Ecological transformations, also known as state changes, regime shifts or vegetation type conversions, can be caused by many different disturbances including wildfire, climate change, and invasive species, as well as interactions between these drivers (Guiterman et al. 2022; Kerns et al. 2020; Gaertner et al. 2014). Examples of invasive species-mediated transformations in the western US can be seen via the spread of invasive grasses (e.g., cheatgrass, medusahead, ventenata, and bufflegrass) into sagebrush steppe and forest systems (Bradley et al. 2006; Kerns et al 2020). However, The carbon consequences of such transformations are not well documented. In this project, we will 1) generate novel, co-produced research on where in the North Central US ecosystems have experienced transformation due to invasive species and climate change, 2) quantify carbon consequences of this change, and 3) evaluate management practices that enhance carbon storage and improve resilience by engaging the NC RISCC network.
Effects of Ecological Transformation on Wildlife Communities
Ecological transformations affect a broad suite of physical, chemical, and biological properties, including the structure of wildlife communities. In the sagebrush biome, conversion to annual grasslands via species invasions and altered fire regimes poses a threat to native breeding bird communities. Yet, it remains uncertain how these factors individually and interactively affect bird species and communities, challenging avian conservation in the region. This research aims to (1) quantify the responses of species and communities to fire and invasive annual grasses across the sagebrush biome; (2) predict areas of high bird conservation value and assess their transformation status.
Hobart et al in progress (PDF).
2022 Practitioner Survey Report - Coming Soon
This survey expands on results from the Northeast (NE; Beaury et al. 2020), Northwest (NW), and Pacific Islands (PI) RISCC networks’ surveys by assessing practitioner and organizational goals and action in the North Central region. This survey assessed priorities and practices - what stakeholders are doing about invasive species and climate change from either the research or management side - allowing the NC RISCC to better tailor its activities to achieve optimal results for the community.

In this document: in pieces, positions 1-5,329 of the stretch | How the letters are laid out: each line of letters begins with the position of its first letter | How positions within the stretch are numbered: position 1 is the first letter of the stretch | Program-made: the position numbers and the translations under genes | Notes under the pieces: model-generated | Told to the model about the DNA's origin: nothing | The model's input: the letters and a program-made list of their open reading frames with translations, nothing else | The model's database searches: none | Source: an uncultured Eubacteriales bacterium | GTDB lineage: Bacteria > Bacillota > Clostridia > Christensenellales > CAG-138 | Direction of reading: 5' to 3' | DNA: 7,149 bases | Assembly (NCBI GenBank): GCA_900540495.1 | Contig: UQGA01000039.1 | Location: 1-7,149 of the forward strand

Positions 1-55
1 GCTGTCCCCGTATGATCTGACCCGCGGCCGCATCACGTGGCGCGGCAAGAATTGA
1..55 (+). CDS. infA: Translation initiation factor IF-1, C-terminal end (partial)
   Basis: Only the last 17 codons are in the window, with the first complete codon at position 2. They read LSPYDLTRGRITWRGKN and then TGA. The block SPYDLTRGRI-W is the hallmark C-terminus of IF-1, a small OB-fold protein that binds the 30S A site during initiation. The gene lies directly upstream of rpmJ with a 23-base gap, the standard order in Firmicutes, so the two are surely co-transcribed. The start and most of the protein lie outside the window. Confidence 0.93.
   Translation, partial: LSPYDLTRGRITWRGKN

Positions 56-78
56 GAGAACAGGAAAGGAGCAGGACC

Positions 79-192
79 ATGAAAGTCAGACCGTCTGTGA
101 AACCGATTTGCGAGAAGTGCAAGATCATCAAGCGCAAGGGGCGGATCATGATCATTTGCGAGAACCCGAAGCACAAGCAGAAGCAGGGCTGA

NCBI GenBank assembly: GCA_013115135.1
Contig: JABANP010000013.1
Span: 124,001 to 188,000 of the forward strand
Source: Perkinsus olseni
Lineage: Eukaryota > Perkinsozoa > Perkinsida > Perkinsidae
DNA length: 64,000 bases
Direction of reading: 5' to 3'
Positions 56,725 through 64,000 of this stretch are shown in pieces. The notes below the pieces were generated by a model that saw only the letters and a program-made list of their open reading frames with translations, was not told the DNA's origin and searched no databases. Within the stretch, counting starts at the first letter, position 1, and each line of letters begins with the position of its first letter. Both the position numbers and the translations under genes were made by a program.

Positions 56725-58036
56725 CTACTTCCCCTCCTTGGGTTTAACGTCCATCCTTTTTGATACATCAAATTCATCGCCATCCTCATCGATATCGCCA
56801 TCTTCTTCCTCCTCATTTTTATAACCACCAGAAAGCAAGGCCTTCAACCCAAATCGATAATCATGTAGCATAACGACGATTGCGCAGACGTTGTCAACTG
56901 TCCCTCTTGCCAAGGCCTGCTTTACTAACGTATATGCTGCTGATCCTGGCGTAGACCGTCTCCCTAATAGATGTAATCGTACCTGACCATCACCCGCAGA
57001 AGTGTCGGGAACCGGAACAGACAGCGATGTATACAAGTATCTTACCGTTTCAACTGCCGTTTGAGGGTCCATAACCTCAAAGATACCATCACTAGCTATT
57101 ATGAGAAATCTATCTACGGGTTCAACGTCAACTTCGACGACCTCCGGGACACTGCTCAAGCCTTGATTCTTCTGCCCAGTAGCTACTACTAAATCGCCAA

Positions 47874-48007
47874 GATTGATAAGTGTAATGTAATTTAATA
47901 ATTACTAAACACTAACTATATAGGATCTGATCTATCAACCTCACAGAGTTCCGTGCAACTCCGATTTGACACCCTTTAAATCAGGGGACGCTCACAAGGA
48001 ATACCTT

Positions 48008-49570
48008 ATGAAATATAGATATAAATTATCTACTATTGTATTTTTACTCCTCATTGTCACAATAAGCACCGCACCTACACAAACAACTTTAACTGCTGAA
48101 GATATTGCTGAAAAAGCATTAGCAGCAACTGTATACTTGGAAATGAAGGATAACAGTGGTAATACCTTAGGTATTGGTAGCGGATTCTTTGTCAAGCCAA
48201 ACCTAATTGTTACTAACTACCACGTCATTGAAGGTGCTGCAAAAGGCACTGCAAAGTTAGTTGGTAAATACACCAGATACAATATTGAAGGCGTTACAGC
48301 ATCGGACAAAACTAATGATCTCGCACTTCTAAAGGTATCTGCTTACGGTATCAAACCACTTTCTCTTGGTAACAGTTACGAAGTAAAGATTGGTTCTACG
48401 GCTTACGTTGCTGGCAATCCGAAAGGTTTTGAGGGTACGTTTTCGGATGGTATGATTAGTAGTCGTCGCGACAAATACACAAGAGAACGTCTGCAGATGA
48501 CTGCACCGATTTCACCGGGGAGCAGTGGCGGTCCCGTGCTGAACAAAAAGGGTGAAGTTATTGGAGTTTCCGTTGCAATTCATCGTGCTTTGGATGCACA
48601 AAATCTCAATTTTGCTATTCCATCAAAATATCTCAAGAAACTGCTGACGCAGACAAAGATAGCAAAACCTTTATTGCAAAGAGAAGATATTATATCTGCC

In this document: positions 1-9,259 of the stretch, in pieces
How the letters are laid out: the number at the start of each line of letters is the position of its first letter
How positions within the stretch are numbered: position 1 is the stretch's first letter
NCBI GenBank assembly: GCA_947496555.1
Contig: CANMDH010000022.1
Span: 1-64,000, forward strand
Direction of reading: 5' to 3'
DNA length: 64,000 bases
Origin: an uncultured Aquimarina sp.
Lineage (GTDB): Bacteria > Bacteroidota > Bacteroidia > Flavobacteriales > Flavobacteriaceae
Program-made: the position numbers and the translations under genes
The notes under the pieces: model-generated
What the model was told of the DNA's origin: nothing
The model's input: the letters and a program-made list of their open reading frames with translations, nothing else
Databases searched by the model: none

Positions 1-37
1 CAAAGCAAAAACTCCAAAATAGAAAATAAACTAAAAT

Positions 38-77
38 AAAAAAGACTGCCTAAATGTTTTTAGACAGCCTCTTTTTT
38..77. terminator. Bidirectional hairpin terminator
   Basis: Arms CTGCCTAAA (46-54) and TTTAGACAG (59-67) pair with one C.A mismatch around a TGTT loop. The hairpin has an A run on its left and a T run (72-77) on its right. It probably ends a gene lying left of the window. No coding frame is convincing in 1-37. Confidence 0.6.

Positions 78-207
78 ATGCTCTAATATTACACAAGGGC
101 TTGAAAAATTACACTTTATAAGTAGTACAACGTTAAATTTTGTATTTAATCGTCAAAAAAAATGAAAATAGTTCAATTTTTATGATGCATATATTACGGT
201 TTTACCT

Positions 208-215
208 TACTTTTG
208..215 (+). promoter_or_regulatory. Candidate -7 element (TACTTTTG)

Related Work by the NC RISCC Team
Miller Hesed et al. (2023) - Synthesis of climate and ecological science to support grassland management priorities in the North Central Region
Fusco et al (2023) - The invasive plant data landscape: A synthesis of spatial data and applications for research and management in the U.S. Landscape Ecology
Fusco et al. (2021) - The human-grass-fire-cycle: how people and invasives co-occur to drive fire regimes
Nagy et al. (2020) - A synthesis of the effects of cheatgrass invasion on US Great Basin carbon storage
Fusco et al. (2019) - Invasive grasses increase fire occurrence and frequency across U.S. ecoregions
Bradley et al. (2018) - Cheatgrass (Bromus tectorum) distribution in the intermountain Western United States and its relationship to fire frequency, seasonality, and ignitions
Balch et al. (2017) - Human- started fires expand the fire niche across the U.S. (1992-2012)
Schoennagel et al. (2017) - Adapt to more wildfire in western North American forests as climate changes
Allen and Bradley (2016) - Out of the weeds? Reduced plant invasion risk with climate change in the continental United States
Balch et al. (2013) - Introduced annual grass increases regional fire activity across the arid western USA (1980-2009)
Woolner (unpublished) - Brief on Invasive Species Policy in the U.S.’s North Central Region